The Wisdom of Kids


Now that I’m back teaching in what is technically an upper grade, I am able to revel in the hilarious observations and arguments kids make. I thought I’d share three of my favorites from this week.

The day after reading Hey, Little Ant, a book in which readers are confronted with whether people should step on ants, we finally set up our reading response notebooks (which the kids had been demanding we do for days). We did a shared write in response to the book during which we chose a prompt and expanded on it. I sent the kids off to continue working on their own and challenged them to write 3 or more sentences. As I circulated, I came to one student who summed up his opinion on the matter like this: “Stepping on ants just doesn’t solve anything.” I loved it! What a turn of a phrase. So unexpected and so well placed.

Later that day, one of the girls was complaining that her tooth was hurting. We were flying through a wonderful day with really great work coming from everyone, so I didn’t make too much of a big deal when she took a bottle of Elmer’s glue and held it to her face like an icepack. Of course, I did ask, “What’s with the glue?” She looked at me like I  was crazy and said, “It’s cold!”

The tooth pain didn’t subside by the time we were packed and ready to go home. The student asked me what she should do. I said, “You need to tell your mom when you get home. I’m not a dentist.” To which she replied, bottle of glue still on her cheek and knowing how witty her reasoning was: “Well, the school has a doctor. I think they need to get a dentist, too!”


When we were getting ready to go home today, in a torrential downpour, one of the boys asked me if I was walking home. I said, “Actually, my mom is picking me up.”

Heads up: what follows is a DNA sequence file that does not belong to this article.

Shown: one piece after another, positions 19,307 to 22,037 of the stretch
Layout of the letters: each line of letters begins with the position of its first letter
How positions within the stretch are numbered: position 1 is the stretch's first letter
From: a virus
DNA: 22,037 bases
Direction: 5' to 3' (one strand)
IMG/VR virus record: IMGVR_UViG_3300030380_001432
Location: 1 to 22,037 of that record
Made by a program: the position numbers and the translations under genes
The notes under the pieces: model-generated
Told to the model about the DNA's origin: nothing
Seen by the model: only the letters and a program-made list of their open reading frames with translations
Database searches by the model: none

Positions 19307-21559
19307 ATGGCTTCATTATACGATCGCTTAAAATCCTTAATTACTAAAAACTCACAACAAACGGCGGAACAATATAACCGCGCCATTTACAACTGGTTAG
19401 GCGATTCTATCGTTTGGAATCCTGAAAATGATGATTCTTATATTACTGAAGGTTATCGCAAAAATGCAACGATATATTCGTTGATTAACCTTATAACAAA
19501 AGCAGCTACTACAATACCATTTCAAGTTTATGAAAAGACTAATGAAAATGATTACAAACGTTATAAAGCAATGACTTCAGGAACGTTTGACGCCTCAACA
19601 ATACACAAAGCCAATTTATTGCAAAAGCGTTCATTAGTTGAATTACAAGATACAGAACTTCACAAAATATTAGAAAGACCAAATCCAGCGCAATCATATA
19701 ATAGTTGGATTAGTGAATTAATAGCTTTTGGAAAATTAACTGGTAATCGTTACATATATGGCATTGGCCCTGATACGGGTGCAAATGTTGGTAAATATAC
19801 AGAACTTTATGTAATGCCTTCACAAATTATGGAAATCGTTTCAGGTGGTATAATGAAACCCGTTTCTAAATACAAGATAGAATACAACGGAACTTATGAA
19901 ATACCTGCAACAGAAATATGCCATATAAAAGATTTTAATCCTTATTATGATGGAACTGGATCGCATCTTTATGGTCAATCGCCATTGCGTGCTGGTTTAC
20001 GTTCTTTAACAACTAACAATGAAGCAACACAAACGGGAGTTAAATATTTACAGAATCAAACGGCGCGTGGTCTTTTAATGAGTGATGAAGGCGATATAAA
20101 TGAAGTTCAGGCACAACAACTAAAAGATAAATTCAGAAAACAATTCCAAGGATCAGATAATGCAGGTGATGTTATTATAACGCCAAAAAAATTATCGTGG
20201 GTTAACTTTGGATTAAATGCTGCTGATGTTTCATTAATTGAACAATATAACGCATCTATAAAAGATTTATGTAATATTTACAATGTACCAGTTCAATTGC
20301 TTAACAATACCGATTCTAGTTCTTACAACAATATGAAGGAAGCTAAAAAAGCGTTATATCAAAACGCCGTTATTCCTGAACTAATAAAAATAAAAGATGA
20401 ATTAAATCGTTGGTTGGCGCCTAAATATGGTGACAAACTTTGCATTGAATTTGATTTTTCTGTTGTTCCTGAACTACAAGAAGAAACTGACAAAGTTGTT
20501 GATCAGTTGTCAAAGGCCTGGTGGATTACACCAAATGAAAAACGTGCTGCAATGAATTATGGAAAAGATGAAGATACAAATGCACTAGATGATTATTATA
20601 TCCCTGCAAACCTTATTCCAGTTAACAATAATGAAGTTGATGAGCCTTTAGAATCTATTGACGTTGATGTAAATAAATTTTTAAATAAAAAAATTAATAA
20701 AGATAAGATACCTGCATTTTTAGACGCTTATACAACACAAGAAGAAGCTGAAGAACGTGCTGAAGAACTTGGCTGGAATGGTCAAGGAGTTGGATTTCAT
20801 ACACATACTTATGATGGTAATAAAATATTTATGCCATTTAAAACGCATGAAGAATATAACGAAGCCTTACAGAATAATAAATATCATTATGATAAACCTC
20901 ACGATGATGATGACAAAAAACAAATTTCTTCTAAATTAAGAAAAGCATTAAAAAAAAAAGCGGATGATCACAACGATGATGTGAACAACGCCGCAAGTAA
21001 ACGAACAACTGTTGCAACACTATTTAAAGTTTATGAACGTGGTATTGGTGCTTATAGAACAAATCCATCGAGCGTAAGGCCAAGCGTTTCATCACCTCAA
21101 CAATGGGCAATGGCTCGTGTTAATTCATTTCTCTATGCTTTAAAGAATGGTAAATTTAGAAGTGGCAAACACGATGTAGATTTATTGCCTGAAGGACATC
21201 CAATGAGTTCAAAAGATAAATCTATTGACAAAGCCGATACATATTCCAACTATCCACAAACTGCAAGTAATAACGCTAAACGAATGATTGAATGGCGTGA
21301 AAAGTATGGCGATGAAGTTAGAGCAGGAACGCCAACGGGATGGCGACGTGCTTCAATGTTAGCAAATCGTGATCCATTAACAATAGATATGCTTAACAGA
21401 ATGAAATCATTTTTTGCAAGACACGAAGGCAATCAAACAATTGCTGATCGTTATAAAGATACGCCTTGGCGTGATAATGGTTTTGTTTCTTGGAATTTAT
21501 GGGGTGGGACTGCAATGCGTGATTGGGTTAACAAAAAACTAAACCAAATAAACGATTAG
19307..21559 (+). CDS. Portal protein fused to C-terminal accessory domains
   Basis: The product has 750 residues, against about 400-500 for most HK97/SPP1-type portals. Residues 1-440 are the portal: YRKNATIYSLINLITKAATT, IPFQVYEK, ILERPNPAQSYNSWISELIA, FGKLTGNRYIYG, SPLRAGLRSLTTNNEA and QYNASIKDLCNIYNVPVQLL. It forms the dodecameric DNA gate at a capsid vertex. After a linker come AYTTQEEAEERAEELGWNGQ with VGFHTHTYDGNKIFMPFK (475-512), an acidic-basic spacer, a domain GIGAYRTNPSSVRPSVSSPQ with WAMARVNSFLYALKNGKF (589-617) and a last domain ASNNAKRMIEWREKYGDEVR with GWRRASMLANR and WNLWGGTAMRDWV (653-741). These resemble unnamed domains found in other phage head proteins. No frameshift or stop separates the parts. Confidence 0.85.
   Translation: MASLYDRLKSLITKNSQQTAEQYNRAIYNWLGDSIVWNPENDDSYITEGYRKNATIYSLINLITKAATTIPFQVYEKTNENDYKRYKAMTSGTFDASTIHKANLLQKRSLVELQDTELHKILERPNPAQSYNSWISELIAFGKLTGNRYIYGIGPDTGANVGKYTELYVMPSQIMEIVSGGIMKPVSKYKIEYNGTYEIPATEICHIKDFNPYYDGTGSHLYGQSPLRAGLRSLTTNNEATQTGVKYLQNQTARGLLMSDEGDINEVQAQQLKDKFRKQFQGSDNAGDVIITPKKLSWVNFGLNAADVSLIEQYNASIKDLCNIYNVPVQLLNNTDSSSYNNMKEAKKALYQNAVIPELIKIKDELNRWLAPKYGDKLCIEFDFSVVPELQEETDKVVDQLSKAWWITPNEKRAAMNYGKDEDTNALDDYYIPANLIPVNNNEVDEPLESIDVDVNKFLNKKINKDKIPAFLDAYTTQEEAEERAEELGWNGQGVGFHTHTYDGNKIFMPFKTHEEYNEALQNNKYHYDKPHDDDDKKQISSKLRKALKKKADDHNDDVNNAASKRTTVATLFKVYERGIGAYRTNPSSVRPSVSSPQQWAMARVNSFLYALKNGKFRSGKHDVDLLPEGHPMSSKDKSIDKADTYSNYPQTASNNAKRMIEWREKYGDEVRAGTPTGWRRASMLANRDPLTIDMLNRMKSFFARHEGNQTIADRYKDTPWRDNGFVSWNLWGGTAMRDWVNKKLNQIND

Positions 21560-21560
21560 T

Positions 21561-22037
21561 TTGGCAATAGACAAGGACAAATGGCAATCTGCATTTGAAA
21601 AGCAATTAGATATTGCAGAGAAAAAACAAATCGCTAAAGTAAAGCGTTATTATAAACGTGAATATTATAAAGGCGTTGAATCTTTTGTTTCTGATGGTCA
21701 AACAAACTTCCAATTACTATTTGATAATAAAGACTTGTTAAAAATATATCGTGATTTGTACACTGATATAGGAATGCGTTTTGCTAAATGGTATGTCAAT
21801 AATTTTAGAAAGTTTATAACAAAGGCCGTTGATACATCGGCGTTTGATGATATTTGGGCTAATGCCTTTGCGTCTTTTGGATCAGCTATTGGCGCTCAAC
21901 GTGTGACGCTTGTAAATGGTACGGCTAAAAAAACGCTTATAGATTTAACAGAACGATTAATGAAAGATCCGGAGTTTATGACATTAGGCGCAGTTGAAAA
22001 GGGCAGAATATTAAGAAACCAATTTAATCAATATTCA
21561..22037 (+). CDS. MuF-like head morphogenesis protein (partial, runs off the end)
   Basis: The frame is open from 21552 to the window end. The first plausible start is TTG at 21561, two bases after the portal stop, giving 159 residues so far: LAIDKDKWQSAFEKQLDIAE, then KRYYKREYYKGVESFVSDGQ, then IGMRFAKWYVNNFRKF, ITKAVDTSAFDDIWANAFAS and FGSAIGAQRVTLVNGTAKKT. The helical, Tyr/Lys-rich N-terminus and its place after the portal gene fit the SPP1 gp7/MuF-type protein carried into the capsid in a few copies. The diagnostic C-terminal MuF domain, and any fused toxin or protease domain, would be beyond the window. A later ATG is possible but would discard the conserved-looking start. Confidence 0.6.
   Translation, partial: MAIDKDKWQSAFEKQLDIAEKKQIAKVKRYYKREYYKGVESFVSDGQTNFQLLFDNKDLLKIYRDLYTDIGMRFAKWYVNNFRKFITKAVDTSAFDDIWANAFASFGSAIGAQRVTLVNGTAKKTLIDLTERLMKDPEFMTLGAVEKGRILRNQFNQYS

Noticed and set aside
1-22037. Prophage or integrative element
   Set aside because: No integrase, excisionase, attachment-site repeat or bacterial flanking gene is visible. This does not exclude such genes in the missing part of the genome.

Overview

Without missing a beat, he asked, “Oh, do you sit in the front or the back?”

You have to laugh at these things! Have a great weekend.

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5 responses to “The Wisdom of Kids

  1. Pingback: Remainders: A navigation guide to the citywide high school fair | GothamSchools

  2. Pingback: Online Education in America » Blog Archive » Remainders: A navigation guide to the citywide high school fair

  3. Those are totally awesome. Thanks for sharing.

  4. Yes, thank you for sharing! It certainly put a smile on my face, love the “cold” glue trick.

  5. Children can come up with some amazing things. Their reasoning is tempered by their relative lack of experience and vocabulary. Their explanations may sound amusing to us yet, within their experiences, are quite valid. 🙂

    An encounter with a 5 year old…
    “He used to live in Wales,” an adult commented.
    A 5 year old looked puzzled then decided, “You can’t live in whales.”

    Not having knowledge of a place named Wales, she used her experience to decide those big things in the ocean aren’t good places for people to live.
    Very logical in her eyes.

    Ross Mannell (teacher)
    Australia.

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